The Domain Driven Design, or just DDD, was created by Eric Evans and consists of the alignment of business and code construction, that way, the code generated must be the exact reflection of the business. For instance, if your business determines that all clients invoice must be paid until the deadline, that scenario should be the same in code design, like probably a Client class, an Invoice class with a deadline attribute, and a service class with a pay() method.
This is a very important characteristic of DDD because that way all people involved in this scenario can clearly communicate with each other. This process is called as Ubiquitous Language and it provides some good reasons to do it, like:
- The code reflects business and business refects code.
- Increase the code reuse, once that a specific domain can be used in different parts of an application.
- Loose coupling: a well-done model can operate independently in some cases since it represents a specific business piece.
- It is technology independent: a ubiquitous language it’s not concerned about technological choices, but in how business and technical areas will understand each other. In other words, it is concerned with how business logic will be interpreted and reflected in the code.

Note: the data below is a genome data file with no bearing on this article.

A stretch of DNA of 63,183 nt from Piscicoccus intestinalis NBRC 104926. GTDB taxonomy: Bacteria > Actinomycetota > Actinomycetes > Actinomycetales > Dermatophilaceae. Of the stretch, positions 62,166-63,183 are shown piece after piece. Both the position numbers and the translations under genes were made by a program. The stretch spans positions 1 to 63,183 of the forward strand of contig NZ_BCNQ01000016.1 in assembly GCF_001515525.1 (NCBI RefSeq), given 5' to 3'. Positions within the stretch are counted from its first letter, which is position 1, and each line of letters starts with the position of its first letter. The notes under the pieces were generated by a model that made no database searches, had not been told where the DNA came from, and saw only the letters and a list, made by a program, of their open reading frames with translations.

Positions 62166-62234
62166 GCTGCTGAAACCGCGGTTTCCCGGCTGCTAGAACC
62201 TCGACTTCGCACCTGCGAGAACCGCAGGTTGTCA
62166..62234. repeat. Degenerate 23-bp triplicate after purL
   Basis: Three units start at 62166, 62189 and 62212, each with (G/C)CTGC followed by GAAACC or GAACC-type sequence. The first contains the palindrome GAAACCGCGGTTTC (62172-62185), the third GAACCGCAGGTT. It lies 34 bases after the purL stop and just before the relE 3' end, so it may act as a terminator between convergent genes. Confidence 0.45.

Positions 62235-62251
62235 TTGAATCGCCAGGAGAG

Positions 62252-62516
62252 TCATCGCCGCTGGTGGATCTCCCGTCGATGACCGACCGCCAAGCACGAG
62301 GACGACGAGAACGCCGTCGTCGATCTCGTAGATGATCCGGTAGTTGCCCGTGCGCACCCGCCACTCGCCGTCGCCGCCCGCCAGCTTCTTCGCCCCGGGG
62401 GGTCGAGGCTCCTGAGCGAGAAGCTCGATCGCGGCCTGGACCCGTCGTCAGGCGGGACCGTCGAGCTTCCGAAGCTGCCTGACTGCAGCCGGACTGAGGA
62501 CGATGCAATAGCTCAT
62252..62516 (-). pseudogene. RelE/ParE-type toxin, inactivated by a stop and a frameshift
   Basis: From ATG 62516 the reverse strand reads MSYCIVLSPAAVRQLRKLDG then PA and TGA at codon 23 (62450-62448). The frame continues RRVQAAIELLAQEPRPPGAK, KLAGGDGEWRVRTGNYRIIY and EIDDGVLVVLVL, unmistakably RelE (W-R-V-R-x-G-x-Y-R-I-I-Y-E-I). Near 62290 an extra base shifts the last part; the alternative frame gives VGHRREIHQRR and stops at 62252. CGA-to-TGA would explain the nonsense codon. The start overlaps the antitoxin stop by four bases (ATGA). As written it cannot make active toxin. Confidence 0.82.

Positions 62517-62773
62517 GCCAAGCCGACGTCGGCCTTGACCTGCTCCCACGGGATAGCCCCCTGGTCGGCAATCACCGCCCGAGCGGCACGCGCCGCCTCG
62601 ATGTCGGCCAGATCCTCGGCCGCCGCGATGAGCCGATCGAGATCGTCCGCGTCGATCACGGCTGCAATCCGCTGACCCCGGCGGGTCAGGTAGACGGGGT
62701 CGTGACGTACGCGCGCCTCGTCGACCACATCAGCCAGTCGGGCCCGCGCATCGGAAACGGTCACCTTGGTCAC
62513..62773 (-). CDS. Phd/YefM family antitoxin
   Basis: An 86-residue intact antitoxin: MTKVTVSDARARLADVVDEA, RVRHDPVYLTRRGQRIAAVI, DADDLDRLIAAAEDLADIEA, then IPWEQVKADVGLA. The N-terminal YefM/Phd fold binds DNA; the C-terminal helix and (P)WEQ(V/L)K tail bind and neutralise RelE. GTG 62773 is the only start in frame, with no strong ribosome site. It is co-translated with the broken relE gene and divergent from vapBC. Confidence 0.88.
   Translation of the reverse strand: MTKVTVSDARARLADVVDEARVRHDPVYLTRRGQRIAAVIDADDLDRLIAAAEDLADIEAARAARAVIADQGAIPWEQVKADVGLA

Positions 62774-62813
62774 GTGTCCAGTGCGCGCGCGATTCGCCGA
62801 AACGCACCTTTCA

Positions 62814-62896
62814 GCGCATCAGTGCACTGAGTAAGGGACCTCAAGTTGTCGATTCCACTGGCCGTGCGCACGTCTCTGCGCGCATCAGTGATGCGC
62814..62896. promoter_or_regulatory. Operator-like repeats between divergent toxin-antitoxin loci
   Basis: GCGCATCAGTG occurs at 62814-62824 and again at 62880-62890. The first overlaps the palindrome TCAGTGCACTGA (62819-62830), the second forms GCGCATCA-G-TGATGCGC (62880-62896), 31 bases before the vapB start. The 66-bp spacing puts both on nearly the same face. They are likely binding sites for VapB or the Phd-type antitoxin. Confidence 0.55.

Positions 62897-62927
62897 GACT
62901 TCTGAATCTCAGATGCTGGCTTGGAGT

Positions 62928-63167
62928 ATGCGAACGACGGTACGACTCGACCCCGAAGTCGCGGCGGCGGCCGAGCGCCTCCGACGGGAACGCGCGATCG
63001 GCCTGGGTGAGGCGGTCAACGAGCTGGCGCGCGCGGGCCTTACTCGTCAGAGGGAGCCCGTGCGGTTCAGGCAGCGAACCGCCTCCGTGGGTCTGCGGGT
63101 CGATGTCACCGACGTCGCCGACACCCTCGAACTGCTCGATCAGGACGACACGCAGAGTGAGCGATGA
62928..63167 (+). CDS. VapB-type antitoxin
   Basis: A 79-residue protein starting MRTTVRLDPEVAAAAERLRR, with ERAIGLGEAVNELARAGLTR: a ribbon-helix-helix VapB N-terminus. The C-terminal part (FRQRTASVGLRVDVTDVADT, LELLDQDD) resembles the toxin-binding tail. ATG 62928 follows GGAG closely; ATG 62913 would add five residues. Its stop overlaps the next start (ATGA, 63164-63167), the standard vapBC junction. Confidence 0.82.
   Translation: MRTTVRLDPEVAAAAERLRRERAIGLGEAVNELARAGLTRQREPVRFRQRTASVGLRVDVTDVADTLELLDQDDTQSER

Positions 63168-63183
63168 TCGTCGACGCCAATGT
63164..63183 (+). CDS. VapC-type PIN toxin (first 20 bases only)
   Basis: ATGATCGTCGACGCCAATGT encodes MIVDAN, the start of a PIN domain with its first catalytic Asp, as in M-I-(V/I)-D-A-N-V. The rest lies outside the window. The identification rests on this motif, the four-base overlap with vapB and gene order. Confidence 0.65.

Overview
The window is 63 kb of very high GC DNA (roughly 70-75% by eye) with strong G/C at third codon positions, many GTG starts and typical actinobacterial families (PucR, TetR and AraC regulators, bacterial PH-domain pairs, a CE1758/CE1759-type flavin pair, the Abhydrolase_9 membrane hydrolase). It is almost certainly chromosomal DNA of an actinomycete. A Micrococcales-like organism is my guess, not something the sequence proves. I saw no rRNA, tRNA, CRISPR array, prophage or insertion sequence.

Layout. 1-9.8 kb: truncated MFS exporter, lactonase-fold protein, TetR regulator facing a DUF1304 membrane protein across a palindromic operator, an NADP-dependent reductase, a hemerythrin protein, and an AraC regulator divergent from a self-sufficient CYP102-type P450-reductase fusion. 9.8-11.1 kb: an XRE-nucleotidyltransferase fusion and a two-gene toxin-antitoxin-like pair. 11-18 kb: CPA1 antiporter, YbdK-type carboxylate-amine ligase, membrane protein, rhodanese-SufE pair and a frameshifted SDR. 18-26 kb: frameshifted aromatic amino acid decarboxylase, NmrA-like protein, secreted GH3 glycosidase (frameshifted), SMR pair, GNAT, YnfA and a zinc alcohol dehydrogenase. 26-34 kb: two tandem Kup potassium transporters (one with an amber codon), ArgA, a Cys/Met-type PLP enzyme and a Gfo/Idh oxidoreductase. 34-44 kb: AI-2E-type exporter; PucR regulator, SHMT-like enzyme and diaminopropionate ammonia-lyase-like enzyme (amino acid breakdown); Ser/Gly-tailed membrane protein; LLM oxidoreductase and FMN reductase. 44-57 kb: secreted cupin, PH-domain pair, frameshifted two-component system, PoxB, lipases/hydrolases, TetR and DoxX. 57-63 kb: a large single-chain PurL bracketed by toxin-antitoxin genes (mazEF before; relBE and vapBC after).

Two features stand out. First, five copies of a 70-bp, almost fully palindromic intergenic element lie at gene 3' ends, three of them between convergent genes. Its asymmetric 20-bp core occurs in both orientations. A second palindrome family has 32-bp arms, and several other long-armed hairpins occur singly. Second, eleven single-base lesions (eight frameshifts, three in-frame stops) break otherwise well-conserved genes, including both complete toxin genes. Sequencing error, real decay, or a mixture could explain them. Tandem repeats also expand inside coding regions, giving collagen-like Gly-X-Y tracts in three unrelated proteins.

It is easy to find developers that don’t like that business stuff and prefer to code like a freaking machine. But in DDD this doesn’t work. Why? This answer is very simple: programmers are an important piece of this puzzle and they are called as hands-on modelers. Like I said before, all the team must be involved in the process. All the parts must be aligned!!!!!!! It doesn’t matter if the business and the architectural team are tightly aligned and the hands-on team doesn’t care about it. The result will be something that doesn’t represent a model and consequently doesn’t represent a domain!